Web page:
Arms Industries and Trade

Primary Sources

U.S. State Department: U.S. Export Policy for Military Unmanned Aerial Systems

On February 17, 2015, the State Department released the U.S. policy designed to govern the international sale, transfer, and use of U.S.-origin military and commercial Unmanned Aerial Systems (UAS), also called drones. Related regulation on U.S. military transfers include the U.S. Conventional Arms Transfer Policy, Arms Export Control Act, and the Foreign Assistance Act.

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Primary Sources

UN Arms Trade Treaty

The United Nations General Assembly adopted the Arms Trade Treaty (ATT) on April 2, 2013. The press release says the treaty makes it "harder for human rights abusers, criminals and arms traffickers to obtain weapons" and gives a brief history of the treaty from the 1990s. ATT went into effect December 24, 2014. The United States signed the treaty, but Senate has not yet ratified it.

See more in Global; Arms Industries and Trade; Treaties and Agreements

Primary Sources

Remarks by Secretary Hagel at the Observer Research Foundation

On August 9. 2014, Secretary of Defense Chuck Hagel spoke at the Observer Research Foundation in New Delhi about the U.S.-India cooperation and about U.S.-India military-to-military relations. Secretary Hagel discussed India's contributions to regional security and joint military exercises like MALABAR and economic partnerships such as the U.S.-India Defense Trade and Technology Initiative (DTTI).

See more in India; United States; Defense Strategy; Arms Industries and Trade

Primary Sources

U.S. Conventional Arms Transfer Policy

In 1977, President Jimmy Carter released a policy for setting controls on transferring U.S. arms, except for countries with whom the United States had defense treaties. The policy requires an evaluation of a country's human rights record and the economic impact such transfers would have on countries receiving U.S. economic assistance. In February 1995, President Bill Clinton approved a classified policy which included restraints for arms transfers that may be destabilize or threaten to regional peace and security. In January 2014, President Barack Obama updated the policy again with Presidential Policy Directive 27 (PPD-27), to state more clearly the criteria for arms transfer decisions and the transfer of technical data and related services.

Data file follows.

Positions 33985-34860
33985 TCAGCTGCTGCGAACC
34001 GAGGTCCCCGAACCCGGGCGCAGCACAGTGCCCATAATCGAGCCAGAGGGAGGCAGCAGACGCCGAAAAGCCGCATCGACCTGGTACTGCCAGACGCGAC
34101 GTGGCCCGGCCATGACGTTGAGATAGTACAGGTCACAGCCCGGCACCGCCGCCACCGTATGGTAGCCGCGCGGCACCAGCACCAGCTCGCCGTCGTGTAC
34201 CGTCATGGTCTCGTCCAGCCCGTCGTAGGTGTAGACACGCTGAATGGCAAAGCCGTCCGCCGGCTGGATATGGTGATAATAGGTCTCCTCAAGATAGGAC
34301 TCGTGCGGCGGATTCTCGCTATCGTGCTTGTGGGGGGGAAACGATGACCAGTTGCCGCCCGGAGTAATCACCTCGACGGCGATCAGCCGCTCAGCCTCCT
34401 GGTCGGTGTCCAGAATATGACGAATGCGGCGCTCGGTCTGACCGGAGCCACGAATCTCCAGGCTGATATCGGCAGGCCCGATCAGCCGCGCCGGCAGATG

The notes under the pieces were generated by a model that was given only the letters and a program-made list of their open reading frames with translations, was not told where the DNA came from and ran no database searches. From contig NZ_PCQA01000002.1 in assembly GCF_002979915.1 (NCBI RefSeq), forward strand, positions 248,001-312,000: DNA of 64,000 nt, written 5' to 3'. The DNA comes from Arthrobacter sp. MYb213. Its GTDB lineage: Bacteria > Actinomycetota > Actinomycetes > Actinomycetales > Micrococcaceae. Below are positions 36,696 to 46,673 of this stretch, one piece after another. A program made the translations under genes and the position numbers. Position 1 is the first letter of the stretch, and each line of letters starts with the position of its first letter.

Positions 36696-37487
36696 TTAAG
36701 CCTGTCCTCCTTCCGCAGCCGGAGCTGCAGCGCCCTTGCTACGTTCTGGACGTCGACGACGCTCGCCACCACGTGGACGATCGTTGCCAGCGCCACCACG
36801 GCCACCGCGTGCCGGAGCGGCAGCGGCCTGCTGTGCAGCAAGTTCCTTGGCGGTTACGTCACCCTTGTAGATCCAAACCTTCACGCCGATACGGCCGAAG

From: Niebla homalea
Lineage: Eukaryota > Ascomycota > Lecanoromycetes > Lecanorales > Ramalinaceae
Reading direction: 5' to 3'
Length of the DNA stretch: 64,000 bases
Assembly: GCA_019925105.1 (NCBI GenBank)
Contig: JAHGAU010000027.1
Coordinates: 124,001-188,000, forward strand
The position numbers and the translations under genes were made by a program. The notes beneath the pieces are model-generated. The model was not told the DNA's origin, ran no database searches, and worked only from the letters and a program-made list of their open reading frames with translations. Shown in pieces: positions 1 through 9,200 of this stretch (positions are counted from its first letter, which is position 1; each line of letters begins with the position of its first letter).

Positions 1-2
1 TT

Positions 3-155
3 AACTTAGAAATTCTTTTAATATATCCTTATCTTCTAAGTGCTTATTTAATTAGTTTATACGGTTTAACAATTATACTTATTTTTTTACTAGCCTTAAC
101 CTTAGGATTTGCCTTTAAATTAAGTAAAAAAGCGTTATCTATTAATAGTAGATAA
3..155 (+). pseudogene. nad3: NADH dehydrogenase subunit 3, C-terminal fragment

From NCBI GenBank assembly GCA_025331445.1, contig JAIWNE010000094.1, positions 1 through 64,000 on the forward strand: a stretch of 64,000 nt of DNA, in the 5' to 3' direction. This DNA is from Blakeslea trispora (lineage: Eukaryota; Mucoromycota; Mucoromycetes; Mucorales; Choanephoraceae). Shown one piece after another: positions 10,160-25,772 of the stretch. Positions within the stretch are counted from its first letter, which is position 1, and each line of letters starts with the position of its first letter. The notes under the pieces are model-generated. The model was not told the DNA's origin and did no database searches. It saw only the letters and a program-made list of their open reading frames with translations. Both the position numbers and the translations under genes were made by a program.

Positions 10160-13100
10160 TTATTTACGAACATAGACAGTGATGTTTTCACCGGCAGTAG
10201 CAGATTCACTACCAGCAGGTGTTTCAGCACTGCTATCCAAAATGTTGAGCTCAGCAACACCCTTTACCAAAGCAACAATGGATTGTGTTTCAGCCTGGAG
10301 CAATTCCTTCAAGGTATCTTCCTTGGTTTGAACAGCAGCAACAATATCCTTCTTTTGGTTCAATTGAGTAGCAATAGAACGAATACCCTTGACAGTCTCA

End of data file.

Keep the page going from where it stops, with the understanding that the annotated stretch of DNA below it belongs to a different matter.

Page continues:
See more in United States; Arms Industries and Trade; Technology Transfer

Foreign Affairs Article


Authors: J. Thomas Moriarty, Daniel Roger Katz, Lawrence J. Korb, Jonathan Caverley, and Ethan B. Kapstein

Jonathan Caverly and Ethan Kapstein maintained that the United States' domination of the global arms market is disappearing and that as a consequence, Washington is squandering an array of economic and political benefits. Critics dispute the point; Caverley and Kapstein respond.

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CEO Speaker Series: A Conversation with James McNerney Jr.

Speaker: Jim McNerney
Presider: David G. Bradley

Boeing Chairman, President, and Chief Executive Officer Jim McNerney discusses the involvement of the business community in foreign policy; U.S. global competitiveness and the challenge of balancing fiscal austerity with necessary technology and innovation investment; and Boeing's outlook for the future.

The CEO Speaker series is a unique forum for leading global CEOs to share their insights on issues that are at the center of commerce and foreign policy and to speak to the changing role of business in the international community. The series, sponsored by the Corporate Program, is one way that CFR seeks to integrate perspectives from the business community into ongoing dialogues on pressing policy issues, such as the international economic recovery, sustainable growth and job creation, and the expanding reach and impact of technology.

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